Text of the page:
A Chinese teacher speaks in a lesson for local Ethiopian teachers at the Addis Ababa University in Addis Ababa, Ethiopia, Jan. 18, 2024. (Xinhua/Michael Tewelde)
"Our Ethiopian Chinese language teachers, who have mastered the language with the help of Chinese instructors, are tapping into their unique understanding of both Ethiopian and Chinese culture to make the teaching and learning process more effective and interesting for our students," said Seyoum Kebede, head of the special schools development division at the Oromia Education Bureau, Ethiopia.
ADDIS ABABA, Jan. 20 (Xinhua) -- In the bustling classrooms of special boarding schools across Ethiopia's Oromia region, local Chinese language teachers are engaged in an exciting educational journey, harnessing the power of language to bridge cultures.
Fitsum Mussa, who studied Chinese language at Dalian University in China, is one of the pioneer local Chinese language teachers playing a pivotal role in shaping the future of their students while fostering stronger cultural connections between Ethiopia and China.
Over the past two years, Mussa has taught Chinese to more than 250 students at Arsi Special Boarding School, one of nine special secondary schools in the Oromia region. Here, students voluntarily choose from Chinese, Arabic and French, in addition to English, as their preferred foreign language studies.
"I remember the innovative ways that our Chinese teachers used to boost our interaction and learning capabilities during our early days learning the language. The first steps were relatively difficult until we were eventually able to better interact and communicate with our teachers," Mussa recalled. "Now, these school children are learning Chinese with the help of their mother tongue, Afan Oromo. This makes the teaching-learning process much easier for them, and I find it significantly constructive for their language acquisition."
Courtesy of deepening Sino-Ethiopian ties, interest in studying the Chinese language is growing fast among Ethiopians, particularly the country's youth.
Seyoum Kebede, head of the special schools development division at the Oromia education bureau, said the Chinese language is the most desired language among students, with over 1,230 secondary school students choosing Chinese as their preferred foreign language study.
"Our Ethiopian Chinese language teachers, who have mastered the language with the help of Chinese instructors, are tapping into their unique understanding of both Ethiopian and Chinese culture to make the teaching and learning process more effective and interesting for our students," Kebede said.
These teachers not only possess a deep understanding of Ethiopian culture but also have insight into the nuances of the Chinese language and culture, making them effective conduits for communication and cultural exchange.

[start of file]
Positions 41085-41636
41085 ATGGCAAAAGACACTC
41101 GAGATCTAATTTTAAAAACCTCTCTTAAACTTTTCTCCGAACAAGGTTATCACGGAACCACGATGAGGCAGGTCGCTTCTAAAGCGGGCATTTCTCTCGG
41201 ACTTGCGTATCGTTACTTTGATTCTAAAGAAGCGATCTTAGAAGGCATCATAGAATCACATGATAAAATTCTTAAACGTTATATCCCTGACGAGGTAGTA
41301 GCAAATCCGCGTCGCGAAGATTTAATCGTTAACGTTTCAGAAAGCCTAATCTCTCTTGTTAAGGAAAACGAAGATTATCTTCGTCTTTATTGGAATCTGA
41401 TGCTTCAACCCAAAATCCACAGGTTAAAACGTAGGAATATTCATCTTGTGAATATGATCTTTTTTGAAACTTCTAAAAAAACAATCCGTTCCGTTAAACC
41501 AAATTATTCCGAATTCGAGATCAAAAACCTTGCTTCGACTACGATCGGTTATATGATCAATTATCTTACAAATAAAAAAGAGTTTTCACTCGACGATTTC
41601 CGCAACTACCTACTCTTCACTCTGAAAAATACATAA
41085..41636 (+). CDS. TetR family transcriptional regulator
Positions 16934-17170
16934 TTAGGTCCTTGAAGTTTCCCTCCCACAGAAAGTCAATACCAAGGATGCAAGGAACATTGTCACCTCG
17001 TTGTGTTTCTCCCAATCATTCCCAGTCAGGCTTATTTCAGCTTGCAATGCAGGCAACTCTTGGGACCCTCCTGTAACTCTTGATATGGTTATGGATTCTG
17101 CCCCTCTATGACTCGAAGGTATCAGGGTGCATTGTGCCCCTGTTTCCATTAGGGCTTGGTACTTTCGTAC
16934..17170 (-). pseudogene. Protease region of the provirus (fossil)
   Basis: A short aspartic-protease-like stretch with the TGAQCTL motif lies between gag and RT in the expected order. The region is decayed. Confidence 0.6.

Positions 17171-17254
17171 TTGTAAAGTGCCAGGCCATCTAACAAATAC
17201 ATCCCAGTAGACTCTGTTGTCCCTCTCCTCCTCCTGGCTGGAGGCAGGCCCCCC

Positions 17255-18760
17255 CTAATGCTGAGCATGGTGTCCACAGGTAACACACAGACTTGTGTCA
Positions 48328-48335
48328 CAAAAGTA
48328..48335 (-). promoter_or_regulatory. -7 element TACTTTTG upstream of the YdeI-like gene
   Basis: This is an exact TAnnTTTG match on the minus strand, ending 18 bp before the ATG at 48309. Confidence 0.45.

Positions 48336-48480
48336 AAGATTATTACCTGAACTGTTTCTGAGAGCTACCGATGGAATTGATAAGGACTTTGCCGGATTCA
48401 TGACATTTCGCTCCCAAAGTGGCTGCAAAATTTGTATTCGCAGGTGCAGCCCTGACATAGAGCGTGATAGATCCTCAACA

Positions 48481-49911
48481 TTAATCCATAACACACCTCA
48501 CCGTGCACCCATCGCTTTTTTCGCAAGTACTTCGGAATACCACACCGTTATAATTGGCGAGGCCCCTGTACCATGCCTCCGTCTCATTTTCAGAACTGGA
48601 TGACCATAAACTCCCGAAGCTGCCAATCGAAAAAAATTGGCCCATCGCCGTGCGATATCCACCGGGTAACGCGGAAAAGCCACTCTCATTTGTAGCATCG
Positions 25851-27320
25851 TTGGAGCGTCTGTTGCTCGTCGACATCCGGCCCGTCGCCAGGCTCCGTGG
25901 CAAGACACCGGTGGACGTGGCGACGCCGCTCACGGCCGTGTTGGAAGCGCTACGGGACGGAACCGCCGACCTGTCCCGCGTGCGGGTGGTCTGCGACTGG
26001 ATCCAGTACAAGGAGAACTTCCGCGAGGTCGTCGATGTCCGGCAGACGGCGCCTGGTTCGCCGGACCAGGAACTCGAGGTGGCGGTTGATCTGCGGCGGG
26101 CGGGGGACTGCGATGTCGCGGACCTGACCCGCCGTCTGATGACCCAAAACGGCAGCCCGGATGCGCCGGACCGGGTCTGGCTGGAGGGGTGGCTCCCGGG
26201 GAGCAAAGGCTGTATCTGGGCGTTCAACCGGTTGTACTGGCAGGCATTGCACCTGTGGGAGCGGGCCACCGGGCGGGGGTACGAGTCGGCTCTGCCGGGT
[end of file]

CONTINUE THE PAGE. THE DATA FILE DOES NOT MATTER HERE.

The Confucius Institute at Addis Ababa University (AAU) has been instrumental in enhancing the capacity of Ethiopian Chinese language teachers. Through a series of training sessions, the institute has equipped the teachers with the necessary skills to teach Chinese properly.
A four-day training program, starting Wednesday, is held at AAU to promote the local teachers' capabilities in mastering the four important aspects of teaching Chinese: grammar, phonetics, vocabulary and characters, according to Gao Lili, the director of the Confucius Institute at AAU.
"We are helping local schools to improve their teaching quality while maintaining a balance between their teachers' language proficiency and effective pedagogy," Gao said.
A significant milestone in maintaining the balance between teachers' language proficiency and pedagogy is the recent introduction of the first-ever local Chinese language textbook, dubbed "Hello, Chinese," featuring Chinese-Amharic and Chinese-Afan Oromo languages.
An Ethiopian Chinese language teacher shows Chinese textbooks during a training program at the Addis Ababa University in Addis Ababa, Ethiopia, Jan. 18, 2024. (Xinhua/Michael Tewelde)
Derartu Tesfaye, a teacher at Ambo Special Boarding School, reflects on the effectiveness of using local languages to facilitate teaching Chinese.
"Using local elements significantly made my teaching endeavor much more convenient, and it helped my students easily grasp the subject," said Tesfaye, one of the 10 teachers participating in the training program at AAU.
Tesfaye's assertion was also shared by Mussa as he recalled a phenomenon that highlighted the unique significance of harnessing local Ethiopian languages and culture in teaching Chinese.
"I remember when I was learning the Chinese language, it almost took me three months to learn the phonetics. To my surprise, my students were able to accomplish this task in about a month," Mussa said.
The impact of these efforts is also evident in students' remarkable achievements.
Gurmessa Getachew, who has been teaching Chinese to some 286 students at Ambo Special Boarding School during the past two years, proudly said that 282 of his students passed their first and second-level Chinese Proficiency Test, Hanyu Shuiping Kaoshi (HSK), setting a profound acclaim to Getachew's teaching endeavor.
With their newfound Chinese language skills, students of the special boarding schools are also opening doors to a world of opportunities.
Kebede said that learning the Chinese language "opens a window of opportunity for students to realize their dreams through abundant scholarship opportunities to pursue their education in China."
These Ethiopian Chinese language teachers are not only shaping the linguistic abilities of their students but also forging stronger bonds between Ethiopia and China, paving the way for a brighter future of cultural understanding and collaboration. ■